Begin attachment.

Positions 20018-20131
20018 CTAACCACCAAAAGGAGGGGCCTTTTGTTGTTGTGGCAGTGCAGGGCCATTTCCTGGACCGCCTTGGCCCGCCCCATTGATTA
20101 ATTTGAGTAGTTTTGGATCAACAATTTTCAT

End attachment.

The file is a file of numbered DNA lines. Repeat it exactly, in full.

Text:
Positions 20018-20131
20018 CTAACCACCAAAAGGAGGGGCCTTTTGTTGTTGTGGCAGTGCAGGGCCATTTCCTGGACCGCCTTGGCCCGCCCCATTGATTA
20101 ATTTGAGTAGTTTTGGATCAACAATTTTCAT